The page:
This issue with logical exclusiveness is something that automatically forbids Monte Carlo simulations for portfolios because there are only some types of signal mixing that can happen per the exclusive characteristics inherent to the relationships between strategies. Making such simulations would imply making some assumptions about these conditions, something which will introduce an inherent bias to the simulations that will also greatly diminish their usefulness. When there is more than one logic set present within a key assumption related to the independence of different signals becomes violated because some signals may never happen at the same time as others. The signals may also always happen in some sequence that is not included within the simulations (for example if one system always trades on Thursdays and another on Fridays).

Furthermore it is also worth asking ourselves what we could find out if such a simulation was possible. Is it even worth trying to get one? In the case of a single system a statistical failure implies that the system is no longer behaving as it is expected to behave from the system back-testing results. That is, the system can be said to no longer be what we thought it was from simulations at some given confidence interval. In the case of portfolios – even if we could get this data – this would mean that the portfolio is not behaving as it is expected to behave from back-testing results. But what does this mean? If all the systems are behaving within their predicted statistical characteristics then has the portfolio failed in some obscure way that is independent of its components?


Portfolios are always expected to under-perform their back-tests. We know from the get-go that the statistical characteristics derived from portfolio back-tests are not a good proxy for risk because we know that the historical correlations between trading strategies will change. A “statistical failure” for a portfolio while all single components remain within their predicted behavior would merely mean that the historical correlations have changed. But we knew that precisely from the start. All portfolios are bound to fail from this perspective – even rather quickly – when confronted with such statistically defined worst cases because they are by definition dependent on a very easily-changing component – especially in the short term – which is the correlation between their components. This does not mean that you should stop trading the portfolio – all individual components could be working – it is just a consequence of having unknown variability within component correlations, which you should expect.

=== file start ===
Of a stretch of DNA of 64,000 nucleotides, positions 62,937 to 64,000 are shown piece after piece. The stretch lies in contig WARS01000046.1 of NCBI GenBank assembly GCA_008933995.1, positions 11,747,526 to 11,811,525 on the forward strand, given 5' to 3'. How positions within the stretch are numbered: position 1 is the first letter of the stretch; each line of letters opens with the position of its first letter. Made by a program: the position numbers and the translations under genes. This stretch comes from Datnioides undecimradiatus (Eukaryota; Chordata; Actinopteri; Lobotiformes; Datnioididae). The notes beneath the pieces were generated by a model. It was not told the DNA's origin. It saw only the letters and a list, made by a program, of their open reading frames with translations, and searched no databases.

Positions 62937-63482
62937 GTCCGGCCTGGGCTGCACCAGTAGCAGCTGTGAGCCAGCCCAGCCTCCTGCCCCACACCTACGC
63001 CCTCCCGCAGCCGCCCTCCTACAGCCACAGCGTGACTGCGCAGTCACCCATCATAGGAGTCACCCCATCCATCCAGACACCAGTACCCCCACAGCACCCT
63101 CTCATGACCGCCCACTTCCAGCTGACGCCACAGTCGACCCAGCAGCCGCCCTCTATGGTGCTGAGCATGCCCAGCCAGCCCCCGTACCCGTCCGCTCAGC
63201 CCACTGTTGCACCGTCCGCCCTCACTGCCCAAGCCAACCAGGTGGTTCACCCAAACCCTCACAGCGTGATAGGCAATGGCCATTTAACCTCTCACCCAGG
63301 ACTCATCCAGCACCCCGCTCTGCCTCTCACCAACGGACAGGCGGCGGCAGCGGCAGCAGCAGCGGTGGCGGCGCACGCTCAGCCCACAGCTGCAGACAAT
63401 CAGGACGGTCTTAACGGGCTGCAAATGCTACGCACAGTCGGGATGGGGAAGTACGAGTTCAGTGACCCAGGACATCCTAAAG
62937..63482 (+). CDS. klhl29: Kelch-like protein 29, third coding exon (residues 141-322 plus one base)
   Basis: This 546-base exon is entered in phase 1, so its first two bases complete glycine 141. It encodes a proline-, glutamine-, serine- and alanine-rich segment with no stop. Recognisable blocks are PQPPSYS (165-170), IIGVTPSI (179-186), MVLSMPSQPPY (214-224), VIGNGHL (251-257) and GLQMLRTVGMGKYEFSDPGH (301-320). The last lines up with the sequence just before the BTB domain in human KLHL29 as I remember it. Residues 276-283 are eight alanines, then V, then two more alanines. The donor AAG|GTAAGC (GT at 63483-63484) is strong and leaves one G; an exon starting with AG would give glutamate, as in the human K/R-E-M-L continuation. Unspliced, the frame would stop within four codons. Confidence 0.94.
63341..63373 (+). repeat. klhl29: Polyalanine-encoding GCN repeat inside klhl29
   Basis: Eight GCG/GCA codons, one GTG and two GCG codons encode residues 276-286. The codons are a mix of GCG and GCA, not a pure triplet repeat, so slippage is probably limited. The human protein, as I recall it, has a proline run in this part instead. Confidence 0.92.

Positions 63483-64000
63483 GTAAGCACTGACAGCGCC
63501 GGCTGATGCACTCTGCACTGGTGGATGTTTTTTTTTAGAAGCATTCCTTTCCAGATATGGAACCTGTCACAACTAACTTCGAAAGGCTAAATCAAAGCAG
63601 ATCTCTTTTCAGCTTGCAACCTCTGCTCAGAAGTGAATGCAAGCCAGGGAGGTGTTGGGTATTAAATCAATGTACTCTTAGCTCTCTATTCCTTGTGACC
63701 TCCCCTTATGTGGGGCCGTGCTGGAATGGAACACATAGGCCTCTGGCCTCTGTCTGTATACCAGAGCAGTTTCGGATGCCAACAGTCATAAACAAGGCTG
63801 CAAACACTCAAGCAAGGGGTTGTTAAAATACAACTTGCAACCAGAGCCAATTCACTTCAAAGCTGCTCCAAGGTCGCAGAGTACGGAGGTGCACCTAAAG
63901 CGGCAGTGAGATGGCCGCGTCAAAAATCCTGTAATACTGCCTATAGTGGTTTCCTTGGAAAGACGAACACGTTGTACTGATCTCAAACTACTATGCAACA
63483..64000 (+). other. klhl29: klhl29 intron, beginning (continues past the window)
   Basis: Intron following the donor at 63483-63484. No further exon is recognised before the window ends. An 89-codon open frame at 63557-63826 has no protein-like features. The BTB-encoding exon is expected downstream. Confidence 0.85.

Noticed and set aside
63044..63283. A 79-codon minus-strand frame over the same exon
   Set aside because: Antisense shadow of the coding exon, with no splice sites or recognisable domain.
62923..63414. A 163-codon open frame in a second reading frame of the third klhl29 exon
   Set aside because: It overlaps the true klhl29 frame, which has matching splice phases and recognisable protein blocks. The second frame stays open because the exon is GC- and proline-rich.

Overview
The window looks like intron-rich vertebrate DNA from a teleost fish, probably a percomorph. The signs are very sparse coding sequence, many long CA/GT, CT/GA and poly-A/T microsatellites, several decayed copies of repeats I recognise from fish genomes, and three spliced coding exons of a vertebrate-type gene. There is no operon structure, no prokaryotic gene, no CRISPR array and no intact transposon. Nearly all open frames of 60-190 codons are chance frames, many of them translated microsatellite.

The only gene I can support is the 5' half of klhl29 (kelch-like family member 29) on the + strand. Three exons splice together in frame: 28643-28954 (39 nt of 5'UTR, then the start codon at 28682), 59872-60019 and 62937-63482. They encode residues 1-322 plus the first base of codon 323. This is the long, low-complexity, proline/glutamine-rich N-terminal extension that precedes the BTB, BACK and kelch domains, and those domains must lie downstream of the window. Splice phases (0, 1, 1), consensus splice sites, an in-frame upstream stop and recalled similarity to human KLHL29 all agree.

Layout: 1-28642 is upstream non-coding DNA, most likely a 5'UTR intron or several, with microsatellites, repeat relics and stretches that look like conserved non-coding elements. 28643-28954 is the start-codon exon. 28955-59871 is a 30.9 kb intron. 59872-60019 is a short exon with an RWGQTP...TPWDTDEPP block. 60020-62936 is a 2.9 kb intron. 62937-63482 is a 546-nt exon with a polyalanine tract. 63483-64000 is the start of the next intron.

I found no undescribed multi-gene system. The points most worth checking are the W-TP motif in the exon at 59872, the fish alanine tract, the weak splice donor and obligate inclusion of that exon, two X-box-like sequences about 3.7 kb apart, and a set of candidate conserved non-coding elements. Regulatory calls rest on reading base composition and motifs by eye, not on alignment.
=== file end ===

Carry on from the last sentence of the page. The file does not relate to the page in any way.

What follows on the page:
The above is precisely the reason why portfolio worst cases shouldn’t be an issue, the important thing is to focus on the worst case scenarios of portfolio components and ensure that all systems are within their expected statistical behavior. If you would like to learn more about single system worst cases and how you too can create and monitor systems to see when they fail please consider joining, a website filled with educational videos, trading systems, development and a sound, honest and transparent approach towards automated trading.

Print Friendly
You can leave a response, or trackback from your own site.

Leave a Reply

Subscribe to RSS Feed Follow me on Twitter!
Show Buttons
Hide Buttons